Insurance companies are not required to use web services. However, if an insurance company does not use web services, law enforcement has no way of quickly determining whether a vehicle involved in an accident is insured.
Policy key, VIN, NAIC and requested verification date are mandatory elements for a web-service request.
- Policy Key: The policy key for each insurance company may be a company’s policy number, or a number that a company uses internally to locate a policy record. If a jurisdiction would like to send a verification request for a specific vehicle, but the insurance company and/or policy key is unknown, an unknown request can be sent to any insurance company. To accomplish this, a value of “UNKNOWN” should be placed in the Policy Key field.
Note: This option may not be available for non-vehicle specific policies, which is the case for many commercially insured customers. However, vehicles insured under a commercial insurance policy are not subject to insurance verification requirements. Insurers of commercial vehicles may participate in the electronic insurance verification program on a voluntary basis.
- Vehicle Identification Number (VIN): VIN is used by insurance companies that will verify evidence of insurance at the vehicle level. Some companies may choose to confirm insurance at the policy level.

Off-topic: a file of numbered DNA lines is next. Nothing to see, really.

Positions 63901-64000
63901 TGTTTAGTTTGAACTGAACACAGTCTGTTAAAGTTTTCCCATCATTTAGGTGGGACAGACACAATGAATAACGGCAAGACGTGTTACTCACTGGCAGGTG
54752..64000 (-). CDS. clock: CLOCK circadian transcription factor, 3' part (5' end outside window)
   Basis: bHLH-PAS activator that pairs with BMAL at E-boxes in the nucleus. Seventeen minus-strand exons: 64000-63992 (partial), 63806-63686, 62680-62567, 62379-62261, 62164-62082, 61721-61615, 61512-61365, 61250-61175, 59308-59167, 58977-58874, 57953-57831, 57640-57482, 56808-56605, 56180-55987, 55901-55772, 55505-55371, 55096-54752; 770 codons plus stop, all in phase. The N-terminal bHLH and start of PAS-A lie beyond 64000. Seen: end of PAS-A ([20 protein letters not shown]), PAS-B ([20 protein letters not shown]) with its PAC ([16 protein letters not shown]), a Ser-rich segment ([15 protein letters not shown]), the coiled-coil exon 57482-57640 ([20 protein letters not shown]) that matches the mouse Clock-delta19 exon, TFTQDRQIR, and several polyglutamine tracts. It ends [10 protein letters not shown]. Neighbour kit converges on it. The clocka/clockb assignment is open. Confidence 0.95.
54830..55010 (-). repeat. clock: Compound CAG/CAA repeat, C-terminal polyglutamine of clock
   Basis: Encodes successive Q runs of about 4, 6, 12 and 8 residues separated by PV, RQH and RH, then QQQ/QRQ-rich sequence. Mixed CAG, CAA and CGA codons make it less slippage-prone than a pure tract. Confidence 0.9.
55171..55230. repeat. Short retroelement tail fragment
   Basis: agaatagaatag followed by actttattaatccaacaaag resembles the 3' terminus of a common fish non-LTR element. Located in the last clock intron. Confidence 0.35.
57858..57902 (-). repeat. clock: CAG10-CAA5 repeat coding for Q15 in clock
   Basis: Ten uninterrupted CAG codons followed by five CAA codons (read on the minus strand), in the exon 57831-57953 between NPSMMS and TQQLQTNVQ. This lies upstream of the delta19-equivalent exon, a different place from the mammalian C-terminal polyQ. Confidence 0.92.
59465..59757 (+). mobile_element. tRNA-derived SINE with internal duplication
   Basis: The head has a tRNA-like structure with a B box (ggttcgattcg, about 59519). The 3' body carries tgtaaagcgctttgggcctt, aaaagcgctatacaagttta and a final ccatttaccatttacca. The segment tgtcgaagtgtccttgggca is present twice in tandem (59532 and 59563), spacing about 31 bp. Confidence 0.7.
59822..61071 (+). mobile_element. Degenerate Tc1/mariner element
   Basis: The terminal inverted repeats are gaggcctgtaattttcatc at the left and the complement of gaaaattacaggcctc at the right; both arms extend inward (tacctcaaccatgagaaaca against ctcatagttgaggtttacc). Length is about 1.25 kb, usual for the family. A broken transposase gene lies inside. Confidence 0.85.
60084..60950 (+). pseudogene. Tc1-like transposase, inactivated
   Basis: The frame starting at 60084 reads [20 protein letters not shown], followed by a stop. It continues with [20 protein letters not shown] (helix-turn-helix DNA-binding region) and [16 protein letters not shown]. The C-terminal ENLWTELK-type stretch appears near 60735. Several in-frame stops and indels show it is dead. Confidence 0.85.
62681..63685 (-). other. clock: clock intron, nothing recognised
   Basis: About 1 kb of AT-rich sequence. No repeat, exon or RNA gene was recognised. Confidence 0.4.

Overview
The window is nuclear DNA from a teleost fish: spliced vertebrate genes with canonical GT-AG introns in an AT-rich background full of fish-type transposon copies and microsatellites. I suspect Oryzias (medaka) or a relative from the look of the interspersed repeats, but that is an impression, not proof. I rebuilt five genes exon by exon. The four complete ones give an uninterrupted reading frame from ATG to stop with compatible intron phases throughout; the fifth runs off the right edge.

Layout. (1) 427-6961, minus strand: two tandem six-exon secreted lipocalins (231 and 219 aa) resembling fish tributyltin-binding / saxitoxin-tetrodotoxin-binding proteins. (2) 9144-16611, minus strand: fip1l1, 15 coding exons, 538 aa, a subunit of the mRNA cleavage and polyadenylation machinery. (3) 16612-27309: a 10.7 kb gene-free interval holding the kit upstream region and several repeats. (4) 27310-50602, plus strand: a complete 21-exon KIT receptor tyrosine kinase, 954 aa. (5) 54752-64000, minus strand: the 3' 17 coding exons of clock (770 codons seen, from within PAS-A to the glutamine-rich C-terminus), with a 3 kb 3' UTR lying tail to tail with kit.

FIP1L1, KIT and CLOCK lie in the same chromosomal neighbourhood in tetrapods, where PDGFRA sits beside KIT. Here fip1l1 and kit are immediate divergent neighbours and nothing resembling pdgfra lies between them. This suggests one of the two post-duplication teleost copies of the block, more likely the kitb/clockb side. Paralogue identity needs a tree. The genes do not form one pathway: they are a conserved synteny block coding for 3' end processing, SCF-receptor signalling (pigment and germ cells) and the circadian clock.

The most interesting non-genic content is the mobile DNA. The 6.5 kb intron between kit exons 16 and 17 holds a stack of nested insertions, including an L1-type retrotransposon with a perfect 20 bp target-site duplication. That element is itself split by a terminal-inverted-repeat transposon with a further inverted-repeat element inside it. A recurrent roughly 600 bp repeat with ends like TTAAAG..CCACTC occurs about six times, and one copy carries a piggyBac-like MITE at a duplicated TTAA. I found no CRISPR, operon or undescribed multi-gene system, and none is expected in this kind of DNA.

- NAIC (National Association of Insurance Commissioners) Code
- Requested Verification Date
The message content key from the requesting entity may include the following optional data elements:
- Tracking / reference number
- Drivers’ license number
- Insured name
- Street/PO Box
- City, state and zip code
- Vehicle make
- Vehicle model
- Vehicle year
- Federal Employer Identification Number (FEIN)
If a VIN appears in an insurer’s monthly file and then drops out the next month, the Department will use web services to try to locate the missing VIN. The Department may choose to ping the last known insurance provider for that VIN.
References: Tenn. Code Ann. § 55-12-209(f).